The term “targeted advertising” is defined relatively consistently between and among modern U.S. data privacy statutes with the noticeable exception of California which deviates somewhat in the California Privacy Rights Act’s (CPRA) definition of the similar term “cross-context behavioral advertising” by omitting any reference to tracking a person over time, or making predictions about a

Most modern U.S. data privacy statutes require companies to allow data subjects to opt out of having their personal information used for targeted advertising. As the following chart indicates, the term “targeted advertising” is defined consistently between and among most state statutes with the noticeable exception of the California Consumer Privacy Act (CCPA) and its

Modern state privacy statutes require that organizations provide individuals with the ability to opt out of targeted advertising. While the substance of the opt-out right is similar between and among states, state statutes differ in how they mandate the conveyance of the opt-out right. While all state statutes require that an explanation of the right

Modern state privacy laws have attempted to carve out organizations that process de minimis amounts of personal information, or whose business activities do not monetize data. The specific thresholds used, however, differ between states. The following provides a comparison of the thresholds that each statute creates for organizations that are subject to regulatory compliance obligations:

All modern privacy statutes regulate when personal information can be shared with third parties, whether those third parties are service providers, vendors, contractors, or business partners. Most modern privacy statutes recognize, however, that privacy risks are reduced when the third party is related to the organization from which the data originates. As the following chart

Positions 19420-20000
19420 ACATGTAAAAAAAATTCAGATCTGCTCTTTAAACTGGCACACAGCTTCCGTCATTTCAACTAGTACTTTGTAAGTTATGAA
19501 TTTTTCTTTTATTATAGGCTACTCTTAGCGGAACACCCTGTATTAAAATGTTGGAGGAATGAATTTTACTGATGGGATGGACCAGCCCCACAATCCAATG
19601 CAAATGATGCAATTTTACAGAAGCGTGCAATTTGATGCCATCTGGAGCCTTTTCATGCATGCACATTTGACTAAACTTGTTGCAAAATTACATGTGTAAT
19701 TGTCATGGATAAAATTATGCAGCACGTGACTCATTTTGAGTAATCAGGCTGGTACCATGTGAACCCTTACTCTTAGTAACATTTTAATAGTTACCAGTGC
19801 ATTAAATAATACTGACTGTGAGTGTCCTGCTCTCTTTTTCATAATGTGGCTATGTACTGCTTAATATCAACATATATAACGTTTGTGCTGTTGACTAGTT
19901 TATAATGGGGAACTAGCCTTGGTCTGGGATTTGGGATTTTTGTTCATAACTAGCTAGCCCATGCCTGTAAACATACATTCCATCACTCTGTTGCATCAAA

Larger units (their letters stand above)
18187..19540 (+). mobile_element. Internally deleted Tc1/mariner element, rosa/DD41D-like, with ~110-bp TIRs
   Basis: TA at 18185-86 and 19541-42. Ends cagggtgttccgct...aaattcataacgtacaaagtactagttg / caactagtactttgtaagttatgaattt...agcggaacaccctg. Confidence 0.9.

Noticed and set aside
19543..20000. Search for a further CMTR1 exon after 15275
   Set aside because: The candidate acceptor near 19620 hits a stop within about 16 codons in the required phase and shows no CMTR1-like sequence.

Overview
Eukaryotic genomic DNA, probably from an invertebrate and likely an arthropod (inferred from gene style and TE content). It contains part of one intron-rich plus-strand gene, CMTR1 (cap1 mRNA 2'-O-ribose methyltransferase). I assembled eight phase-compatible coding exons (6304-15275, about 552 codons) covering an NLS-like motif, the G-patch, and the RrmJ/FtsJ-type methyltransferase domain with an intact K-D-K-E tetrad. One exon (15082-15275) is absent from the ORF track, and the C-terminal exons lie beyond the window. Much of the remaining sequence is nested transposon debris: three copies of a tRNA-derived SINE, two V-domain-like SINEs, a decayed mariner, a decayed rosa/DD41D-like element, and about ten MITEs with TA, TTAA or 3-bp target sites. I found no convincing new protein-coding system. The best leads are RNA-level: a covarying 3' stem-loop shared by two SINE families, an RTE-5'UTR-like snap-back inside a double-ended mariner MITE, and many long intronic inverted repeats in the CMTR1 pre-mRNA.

The terms “deidentified” and “deidentification” are commonly used in modern privacy statutes and are functionally exempt from most privacy and security-related requirements. As indicated in the chart below, differences exist between how the term was defined in the California Consumer Privacy Act (CCPA) and how it was defined in later state privacy statutes that are

Please join David Zetoony, U.S. Co-Chair of the Data, Privacy & Cybersecurity Group, and Associate Karin Ross for the CLE webinar “An Overview of New State Privacy Laws: CCPA/CPRA, CPA, CTDPA, UCPA, and VCDPA” on Tuesday, May 24 at 10:00 a.m. PT.

The webinar will provide an overview of the modern state data

Some organizations are confused as to the impact that pseudonymization has (or does not have) on a privacy compliance program. That confusion largely stems from ambiguity concerning how the term fits into the larger scheme of modern data privacy statutes. For example, aside from the definition, the CCPA only refers to “pseudonymized” on one occasion

In the wake of the California Consumer Privacy Act of 2018 (CCPA) and an updated Nevada privacy law that took effect in October 2019, states are wasting no time in 2020 introducing new privacy laws of their own.

Joining the chorus of Virginia and Florida, this month state lawmakers in New Hampshire,